How To Find The Nearshore Depth Highway To Catch Big Fish
During the summer months, BIG fish are within just a couple of miles off of the beach.
I’m talking big tarpon, kingfish, cobia, tuna, and sailfish.
They are following bait school migrations as they head up the beach.
And if you want your chance at catching them, you need to know where the depth highways are and how to find them!
Learn the quickest way to identify these depth contours in this new video.
Check it out!
How To Find The Nearshore Depth Highway [VIDEO]
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You can easily catch big fish in a small boat or kayak off the beach.
Most of the time fish orientate themselves to structure like natural reefs, wrecks, or rocks.
But sometimes you may be fishing an area that does not have any of these things and you’ll want to know what else you can look for to find fish.
How To Find Depth Highways Online
Go to Google and search for GPS nautical charts.
This site should show up first: click here for GPS charts.
Find your area and zoom in to see the water depths.
Try to find is the depth highways looking for different colors and where the depths change.
Find the distance to the depth of water you want to target by using the measuring tool.
Baitfish are going to be close to shore and those big fish are going to cruise in through the depth highways to feed.
Find a combination of baitfish schools and focus on depth changes and highways to find fish!
These pelagics move in shallow and follow temperature breaks and color changes in the depth highways.
Have you found the depth highways in your area?
Let me know down in the comments.
And if you know someone who wants to learn more about nearshore fishing, please TAG or SHARE this with them!
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Where is that tool that shows distance?
The Divider (Caliper Tool) is in the bottom Left hand corner of the site listed in the video (GPS Nautical Charts).
Nice video Justin !!! Nice tip
Anybody have trouble loading videos from Salt Strong? I timed it and after clicking this link to play, it took 14 minutes to load and start to play. Thought it was bc of an old phone but with new phone, same problem. Phenomenal info on the videos but frustrating to try to watch. Anybody have tips? Am I the only one?
Never a problem here.
close other apps on your phone. Make sure you’re on wifi if you’re in a spotty area for cell coverage. The videos are hosted on YouTube so they should be streaming ok. Hope this helps.
Good info, Justin. In central Florida, I don’t see many kings or sails caught in your half-mile zone but otherwise you’re spot on. It’s also an area than can hold reef fish (grouper, snapper) when bottom structure can be found.
Thanks Rob! The Sails are definitely down south (from about West Palm Beach down through Miami), but Kingfish are definitely abundant throughout the Central East Coast during the Summer Months, sometimes only 100 yards off the beach (I’ve had several friends bring in nice Kingfish standing from the beach throwing Plugs). Hope we get some more artificial reefs closer to land that hold nice Red Snapper soon!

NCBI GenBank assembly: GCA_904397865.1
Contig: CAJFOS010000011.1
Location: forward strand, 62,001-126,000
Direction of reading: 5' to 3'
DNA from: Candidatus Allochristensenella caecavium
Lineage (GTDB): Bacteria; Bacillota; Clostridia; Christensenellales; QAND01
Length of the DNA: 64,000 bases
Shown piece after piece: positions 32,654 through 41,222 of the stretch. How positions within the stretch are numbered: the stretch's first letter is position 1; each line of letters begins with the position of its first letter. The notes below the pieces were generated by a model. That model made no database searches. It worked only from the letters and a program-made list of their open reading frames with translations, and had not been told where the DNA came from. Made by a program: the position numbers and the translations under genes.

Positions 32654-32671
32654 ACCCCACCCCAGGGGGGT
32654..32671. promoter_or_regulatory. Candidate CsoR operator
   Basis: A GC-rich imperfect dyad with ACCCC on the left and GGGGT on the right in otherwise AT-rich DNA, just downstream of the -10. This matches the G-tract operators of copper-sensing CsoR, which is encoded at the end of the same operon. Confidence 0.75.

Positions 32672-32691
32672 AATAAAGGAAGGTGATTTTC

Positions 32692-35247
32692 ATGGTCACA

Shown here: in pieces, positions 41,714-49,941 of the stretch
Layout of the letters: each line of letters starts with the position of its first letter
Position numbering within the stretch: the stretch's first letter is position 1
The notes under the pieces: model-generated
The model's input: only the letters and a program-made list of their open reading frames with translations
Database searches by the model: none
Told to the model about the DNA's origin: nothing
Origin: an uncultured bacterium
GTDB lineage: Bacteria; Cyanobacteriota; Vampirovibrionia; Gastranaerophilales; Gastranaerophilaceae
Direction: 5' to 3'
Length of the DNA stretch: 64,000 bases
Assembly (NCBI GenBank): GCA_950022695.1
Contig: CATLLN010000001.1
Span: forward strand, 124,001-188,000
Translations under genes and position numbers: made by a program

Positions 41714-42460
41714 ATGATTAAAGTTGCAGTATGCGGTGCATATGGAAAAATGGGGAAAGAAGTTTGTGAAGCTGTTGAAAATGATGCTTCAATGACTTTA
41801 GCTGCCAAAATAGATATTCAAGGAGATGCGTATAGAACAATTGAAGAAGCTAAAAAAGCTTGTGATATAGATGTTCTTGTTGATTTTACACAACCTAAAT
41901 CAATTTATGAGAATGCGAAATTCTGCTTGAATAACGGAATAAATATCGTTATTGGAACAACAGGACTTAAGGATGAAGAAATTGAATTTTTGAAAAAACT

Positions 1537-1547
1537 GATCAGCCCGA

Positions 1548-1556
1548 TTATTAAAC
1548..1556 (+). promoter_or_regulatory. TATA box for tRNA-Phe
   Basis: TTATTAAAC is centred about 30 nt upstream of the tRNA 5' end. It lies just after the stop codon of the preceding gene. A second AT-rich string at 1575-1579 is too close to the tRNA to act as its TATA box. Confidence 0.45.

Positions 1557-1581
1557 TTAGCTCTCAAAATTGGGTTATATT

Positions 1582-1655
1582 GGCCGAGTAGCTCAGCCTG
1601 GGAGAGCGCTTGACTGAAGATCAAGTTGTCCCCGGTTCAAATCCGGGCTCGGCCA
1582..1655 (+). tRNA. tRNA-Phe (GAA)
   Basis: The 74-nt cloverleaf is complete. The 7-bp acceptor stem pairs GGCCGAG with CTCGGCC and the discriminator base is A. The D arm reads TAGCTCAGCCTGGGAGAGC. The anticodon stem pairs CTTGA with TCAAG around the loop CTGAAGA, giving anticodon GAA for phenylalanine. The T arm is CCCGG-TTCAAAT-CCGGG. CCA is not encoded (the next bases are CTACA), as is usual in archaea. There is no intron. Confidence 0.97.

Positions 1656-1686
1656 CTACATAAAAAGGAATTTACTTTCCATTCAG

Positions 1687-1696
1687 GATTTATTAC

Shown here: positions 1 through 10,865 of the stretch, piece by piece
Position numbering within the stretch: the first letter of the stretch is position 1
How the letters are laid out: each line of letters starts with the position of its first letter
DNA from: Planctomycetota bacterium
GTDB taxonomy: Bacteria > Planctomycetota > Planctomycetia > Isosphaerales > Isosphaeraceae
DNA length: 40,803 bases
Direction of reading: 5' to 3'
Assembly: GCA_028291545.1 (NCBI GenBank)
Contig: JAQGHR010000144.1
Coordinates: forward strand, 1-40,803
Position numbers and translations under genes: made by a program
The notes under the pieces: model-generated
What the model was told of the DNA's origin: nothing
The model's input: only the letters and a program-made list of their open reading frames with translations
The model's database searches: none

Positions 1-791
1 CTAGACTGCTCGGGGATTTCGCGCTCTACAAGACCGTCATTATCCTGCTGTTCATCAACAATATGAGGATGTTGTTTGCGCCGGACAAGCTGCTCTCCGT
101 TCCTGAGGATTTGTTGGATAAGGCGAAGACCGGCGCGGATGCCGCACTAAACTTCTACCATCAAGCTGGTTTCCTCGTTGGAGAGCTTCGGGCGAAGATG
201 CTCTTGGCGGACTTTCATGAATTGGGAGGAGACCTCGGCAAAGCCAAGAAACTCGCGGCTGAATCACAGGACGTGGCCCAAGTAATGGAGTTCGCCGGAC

Yet again great FREE information available to us thanks to advise from Salt Strong. Thank You! Bookmarked!
No problem, Joseph!
I’m in the Venice, FL area of the gulf. The biggest depth changes seem to be going from water that is around 6 to 8 ft to 20 ft in depth. So does that mean the depth highways would be a little closer to shore in a little shallower water than what you showed for Cocoa Beach? Or should I be targeting the area out a little farther (2 to 3 miles out) where there is generally a 5 to 10 ft drop from 25 ft to 30 or 35 ft in fairly short distance? Also, does it matter if you use live bait/mullet or frozen when trolling like this? Thanks for the post!
Great question, Jeffrey! You will definitely need to spend time in both types of drop off areas. Both of the examples you listed have a slope to them, and the Kingfish (in particular) could reside in either of those ranges. Obviously, find the bait if you have a fish finder, and you will certainly find Kingfish. But for Tarpon, for some reason I tend to find them on the Shallower-side of these edges, so I would concentrate more of your efforts closer to land for that species.
*And as for Live/Frozen Bait, I would ALWAYS prefer Live whenever possible. If you plan to “Bump” Troll, which is essentially bumping into gear forward and then bumping back into Neutral periodically, then Live Bait is hard to beat. But if you plan on covering a ton of ground, then yes a Frozen/Dead bait trolled at a moderate speed (3-4 knots) would be adequate.
Thank you so much for the help Justin! Very much appreciated!
Dude… killer info. Once again, thanks for clear and concise info. That was so digestible. I love you guys. (Christian love)
Haha I loved this comment! Christian love also!
Christian Love, Brothers!
When would you use this strategy on the gulf? Fall? Or summer as well?
This approach to dissecting Nearshore fishing will work best from Spring (mid to late April) all the way through Fall (October-ish). The Nearshore Species mentioned are most active from Spring through Fall, with Winter being a challenging period to target fish close to the beach because of cooler water temperatures and scarcity of baitfish.
I didn’t know that. Fine information. Thanks.
Glad you found it helpful, Curtis!